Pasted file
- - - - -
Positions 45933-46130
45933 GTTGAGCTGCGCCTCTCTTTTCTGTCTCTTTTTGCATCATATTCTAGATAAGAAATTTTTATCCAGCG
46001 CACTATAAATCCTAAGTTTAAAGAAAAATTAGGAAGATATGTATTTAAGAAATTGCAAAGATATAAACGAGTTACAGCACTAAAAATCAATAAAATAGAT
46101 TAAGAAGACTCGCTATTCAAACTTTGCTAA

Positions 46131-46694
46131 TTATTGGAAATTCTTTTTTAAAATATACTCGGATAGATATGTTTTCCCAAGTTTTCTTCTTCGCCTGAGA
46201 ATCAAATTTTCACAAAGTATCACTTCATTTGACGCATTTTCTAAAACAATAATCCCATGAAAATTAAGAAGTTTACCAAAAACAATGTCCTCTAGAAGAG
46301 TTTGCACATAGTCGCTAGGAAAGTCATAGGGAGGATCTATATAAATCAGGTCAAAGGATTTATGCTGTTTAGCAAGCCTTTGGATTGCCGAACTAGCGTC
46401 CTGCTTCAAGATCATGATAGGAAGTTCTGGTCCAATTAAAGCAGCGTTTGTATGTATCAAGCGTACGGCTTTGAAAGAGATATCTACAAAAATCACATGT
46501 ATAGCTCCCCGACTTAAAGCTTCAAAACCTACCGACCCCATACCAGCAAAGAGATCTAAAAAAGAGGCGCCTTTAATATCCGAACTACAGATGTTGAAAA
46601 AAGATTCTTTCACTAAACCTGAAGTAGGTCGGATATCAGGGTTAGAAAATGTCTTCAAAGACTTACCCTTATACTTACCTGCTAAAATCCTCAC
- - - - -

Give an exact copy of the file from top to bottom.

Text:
Positions 45933-46130
45933 GTTGAGCTGCGCCTCTCTTTTCTGTCTCTTTTTGCATCATATTCTAGATAAGAAATTTTTATCCAGCG
46001 CACTATAAATCCTAAGTTTAAAGAAAAATTAGGAAGATATGTATTTAAGAAATTGCAAAGATATAAACGAGTTACAGCACTAAAAATCAATAAAATAGAT
46101 TAAGAAGACTCGCTATTCAAACTTTGCTAA

Positions 46131-46694
46131 TTATTGGAAATTCTTTTTTAAAATATACTCGGATAGATATGTTTTCCCAAGTTTTCTTCTTCGCCTGAGA
46201 ATCAAATTTTCACAAAGTATCACTTCATTTGACGCATTTTCTAAAACAATAATCCCATGAAAATTAAGAAGTTTACCAAAAACAATGTCCTCTAGAAGAG
46301 TTTGCACATAGTCGCTAGGAAAGTCATAGGGAGGATCTATATAAATCAGGTCAAAGGATTTATGCTGTTTAGCAAGCCTTTGGATTGCCGAACTAGCGTC
46401 CTGCTTCAAGATCATGATAGGAAGTTCTGGTCCAATTAAAGCAGCGTTTGTATGTATCAAGCGTACGGCTTTGAAAGAGATATCTACAAAAATCACATGT
46501 ATAGCTCCCCGACTTAAAGCTTCAAAACCTACCGACCCCATACCAGCAAAGAGATCTAAAAAAGAGGCGCCTTTAATATCCGAACTACAGATGTTGAAAA
46601 AAGATTCTTTCACTAAACCTGAAGTAGGTCGGATATCAGGGTTAGAAAATGTCTTCAAAGACTTACCCTTATACTTACCTGCTAAAATCCTCAC